Imagine what could happen.

I did research on this at one point and many of the countries in the Middle East have a large percentage of their GDP coming from oil exports.

Was this sarcasm or just the pointing out of the bleeding obvious?

No. But I don't think you can change this by cutting off your major trade with those countries.

So you don't think that economic sanctions work? You don't think that removing the power base of despotic rulers in the Middle East might force them to change?

It is possible, when you trade with other countries, and especially if you have an intimate relationship creating something, where individual people connect and learn from each other, that people learn by example.

This has been the case since oil was discovered in the Middle East - what has changed that wasn't brought about by geopolitical events other than trade?

Maybe equality for women rubs off on them.

How long are we to wait? Another 100 years? Shall we continue to tolerate what they do because they may change eventually somewhere down the line, or shall we force change on them as soon as we can?

Our consumerism is one thing some religious leaders in the Middle East (Iran?) are not happy about.

Do you really understand why they are not happy with it? Don't you think it interesting that Middle Eastern political leaders parrot this line as well?

They feel it will have a negative impact on their culture. Maybe we can learn from this different emphasis.

Oh, so now we should be taking cultural lessons from oppressive theocracies?

And it seems clear that interdependence increases stability, as each party has something to lose if they threaten the other.

Yes each party would have something to lose. We lose oil which we are utterly dependent on unless we do something about it. They lose their privileged positions in despotisms and their ability to get away with whatever they want in their countries. After all, our interdependence has kept the Middle East such a stable place for the last 64 years.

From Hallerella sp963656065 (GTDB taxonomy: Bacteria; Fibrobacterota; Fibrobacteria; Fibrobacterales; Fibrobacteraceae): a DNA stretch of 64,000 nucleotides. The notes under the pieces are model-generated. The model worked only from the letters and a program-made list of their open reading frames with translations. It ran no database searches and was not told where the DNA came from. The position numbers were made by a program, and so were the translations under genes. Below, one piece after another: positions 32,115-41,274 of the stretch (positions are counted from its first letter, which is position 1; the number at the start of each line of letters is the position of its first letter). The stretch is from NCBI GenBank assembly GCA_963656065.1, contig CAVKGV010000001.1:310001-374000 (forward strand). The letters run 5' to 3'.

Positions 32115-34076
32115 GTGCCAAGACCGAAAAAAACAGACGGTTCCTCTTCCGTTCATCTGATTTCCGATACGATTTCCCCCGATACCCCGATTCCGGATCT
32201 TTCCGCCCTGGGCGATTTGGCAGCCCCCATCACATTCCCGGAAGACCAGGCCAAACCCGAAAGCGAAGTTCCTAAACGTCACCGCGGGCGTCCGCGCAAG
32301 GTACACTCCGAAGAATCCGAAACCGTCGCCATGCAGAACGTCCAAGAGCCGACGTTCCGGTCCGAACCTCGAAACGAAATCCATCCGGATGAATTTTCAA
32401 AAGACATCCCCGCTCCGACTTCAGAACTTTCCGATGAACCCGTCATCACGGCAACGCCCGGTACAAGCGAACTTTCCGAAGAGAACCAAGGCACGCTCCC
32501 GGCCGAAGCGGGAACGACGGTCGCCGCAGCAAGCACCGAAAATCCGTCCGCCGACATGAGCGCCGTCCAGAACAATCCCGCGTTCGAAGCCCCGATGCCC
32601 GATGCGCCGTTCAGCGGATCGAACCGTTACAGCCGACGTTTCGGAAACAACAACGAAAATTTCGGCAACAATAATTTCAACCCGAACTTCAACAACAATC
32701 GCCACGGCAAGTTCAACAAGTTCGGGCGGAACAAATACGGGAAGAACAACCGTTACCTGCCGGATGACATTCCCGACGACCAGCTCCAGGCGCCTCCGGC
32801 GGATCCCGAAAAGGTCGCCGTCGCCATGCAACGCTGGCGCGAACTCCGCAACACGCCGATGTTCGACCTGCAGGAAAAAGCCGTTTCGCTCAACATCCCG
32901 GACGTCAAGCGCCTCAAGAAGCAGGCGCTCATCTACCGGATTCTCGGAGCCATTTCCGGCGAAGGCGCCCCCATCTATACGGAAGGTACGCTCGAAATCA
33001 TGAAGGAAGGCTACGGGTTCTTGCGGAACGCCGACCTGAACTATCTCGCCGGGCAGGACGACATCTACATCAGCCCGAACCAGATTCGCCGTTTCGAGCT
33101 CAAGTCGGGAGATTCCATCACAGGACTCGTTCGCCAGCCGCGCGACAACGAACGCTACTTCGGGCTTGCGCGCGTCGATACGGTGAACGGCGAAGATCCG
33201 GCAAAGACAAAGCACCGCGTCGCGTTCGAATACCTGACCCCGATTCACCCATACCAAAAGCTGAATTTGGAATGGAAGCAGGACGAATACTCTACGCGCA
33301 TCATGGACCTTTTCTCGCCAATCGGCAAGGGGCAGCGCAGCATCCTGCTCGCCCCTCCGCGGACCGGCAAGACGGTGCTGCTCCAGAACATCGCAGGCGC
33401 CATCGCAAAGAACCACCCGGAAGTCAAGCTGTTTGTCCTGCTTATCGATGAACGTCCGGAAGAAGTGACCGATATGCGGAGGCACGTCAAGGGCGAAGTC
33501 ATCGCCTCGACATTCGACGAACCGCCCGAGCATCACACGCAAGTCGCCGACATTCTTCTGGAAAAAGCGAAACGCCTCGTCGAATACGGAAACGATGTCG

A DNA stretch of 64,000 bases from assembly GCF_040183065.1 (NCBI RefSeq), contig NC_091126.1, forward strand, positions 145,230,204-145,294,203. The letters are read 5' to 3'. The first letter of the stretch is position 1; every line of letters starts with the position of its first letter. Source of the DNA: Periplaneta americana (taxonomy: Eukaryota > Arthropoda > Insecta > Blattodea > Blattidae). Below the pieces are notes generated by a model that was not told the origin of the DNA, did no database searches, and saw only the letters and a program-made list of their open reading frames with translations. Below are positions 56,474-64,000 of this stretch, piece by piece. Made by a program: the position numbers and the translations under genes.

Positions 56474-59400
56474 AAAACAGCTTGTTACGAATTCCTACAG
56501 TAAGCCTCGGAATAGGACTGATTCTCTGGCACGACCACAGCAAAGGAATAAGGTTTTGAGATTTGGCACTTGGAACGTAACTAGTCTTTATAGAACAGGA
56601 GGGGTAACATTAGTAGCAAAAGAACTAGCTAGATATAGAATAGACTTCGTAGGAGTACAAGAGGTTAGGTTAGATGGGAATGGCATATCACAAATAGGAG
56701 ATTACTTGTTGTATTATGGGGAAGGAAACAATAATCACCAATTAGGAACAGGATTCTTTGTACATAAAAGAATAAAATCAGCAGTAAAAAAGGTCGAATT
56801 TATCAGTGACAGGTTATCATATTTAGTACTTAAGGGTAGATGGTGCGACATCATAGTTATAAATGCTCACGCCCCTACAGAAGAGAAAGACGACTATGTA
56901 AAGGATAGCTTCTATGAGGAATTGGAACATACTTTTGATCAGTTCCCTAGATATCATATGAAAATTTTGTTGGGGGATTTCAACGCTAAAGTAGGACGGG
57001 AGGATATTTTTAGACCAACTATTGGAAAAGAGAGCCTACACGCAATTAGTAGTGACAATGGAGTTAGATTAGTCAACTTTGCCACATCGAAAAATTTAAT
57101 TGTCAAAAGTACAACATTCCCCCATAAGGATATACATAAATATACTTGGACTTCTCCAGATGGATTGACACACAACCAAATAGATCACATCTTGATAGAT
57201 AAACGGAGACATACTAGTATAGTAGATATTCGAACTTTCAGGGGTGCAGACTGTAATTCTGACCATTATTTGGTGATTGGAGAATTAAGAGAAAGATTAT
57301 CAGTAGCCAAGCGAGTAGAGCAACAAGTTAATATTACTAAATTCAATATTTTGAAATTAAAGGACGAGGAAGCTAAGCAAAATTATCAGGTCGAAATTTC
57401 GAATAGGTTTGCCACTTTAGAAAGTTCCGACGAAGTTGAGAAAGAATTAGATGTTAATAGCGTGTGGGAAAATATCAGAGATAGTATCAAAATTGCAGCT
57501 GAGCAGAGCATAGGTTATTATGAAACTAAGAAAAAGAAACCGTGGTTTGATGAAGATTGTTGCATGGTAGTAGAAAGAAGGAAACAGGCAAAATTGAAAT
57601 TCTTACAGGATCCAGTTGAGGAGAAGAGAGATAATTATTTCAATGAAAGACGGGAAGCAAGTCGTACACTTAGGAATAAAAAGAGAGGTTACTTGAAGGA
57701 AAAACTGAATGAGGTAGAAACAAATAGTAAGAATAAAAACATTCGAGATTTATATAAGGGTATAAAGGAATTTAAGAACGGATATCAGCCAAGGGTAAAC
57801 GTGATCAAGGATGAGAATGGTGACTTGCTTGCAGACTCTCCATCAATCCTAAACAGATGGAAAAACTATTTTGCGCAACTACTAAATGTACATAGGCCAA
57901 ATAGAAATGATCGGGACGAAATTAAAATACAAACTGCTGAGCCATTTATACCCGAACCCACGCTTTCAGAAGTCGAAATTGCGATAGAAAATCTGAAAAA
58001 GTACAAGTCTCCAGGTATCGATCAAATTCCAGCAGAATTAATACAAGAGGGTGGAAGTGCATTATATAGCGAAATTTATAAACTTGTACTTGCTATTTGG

However, if these countries lost a big part of their income and resent us for it, that might be a problem down the road.

Because, of course, they don't already resent us for supporting the oppressive regimes they live under and interfering in their lives and politics; all to ensure the flow of oil. Why don't you do some research on Osama Bin Laden's talking points and the common complaints of inhabitants of the Middle East as well.

So yes, I'm suggesting we maintain an interdependence and increase our relations with the Middle East through sustainable energy.

In other words: same old shit, different day. Tolerate what they do as long as we can trade with them, but continue spreading the myth that we can change them just by dealing with them. How is that working with China, by the way?

If you think that insulation (i.e. becoming insular) will help the USA, I think if it becomes us vs. the world, we will lose.

It's a good job I don't think that then.

misha, you should watch some Pat Condell videos on youtube,
like "welcome to saudi britain", the guy explains perfectly the point of why
it's dangerous for western societies to let
the middle east theocratic dictatorships to
do whatever they want.
I don't want a crazy theocracy that's stuck
2000 years behind in almost every thing like human rights and freedom of speech and thought,
to infiltrate western democracies and do
whatever they want, and I don't think we could learn anything useful from people that think of women as objects and humilliate them and if you think something different than the guy with the quran in his hand,
you get executed.

Having an alternate energy source and being able to cut the dependency on oil, would render their dictators powerless and maybe
the oppressed people would be able to do
something about it.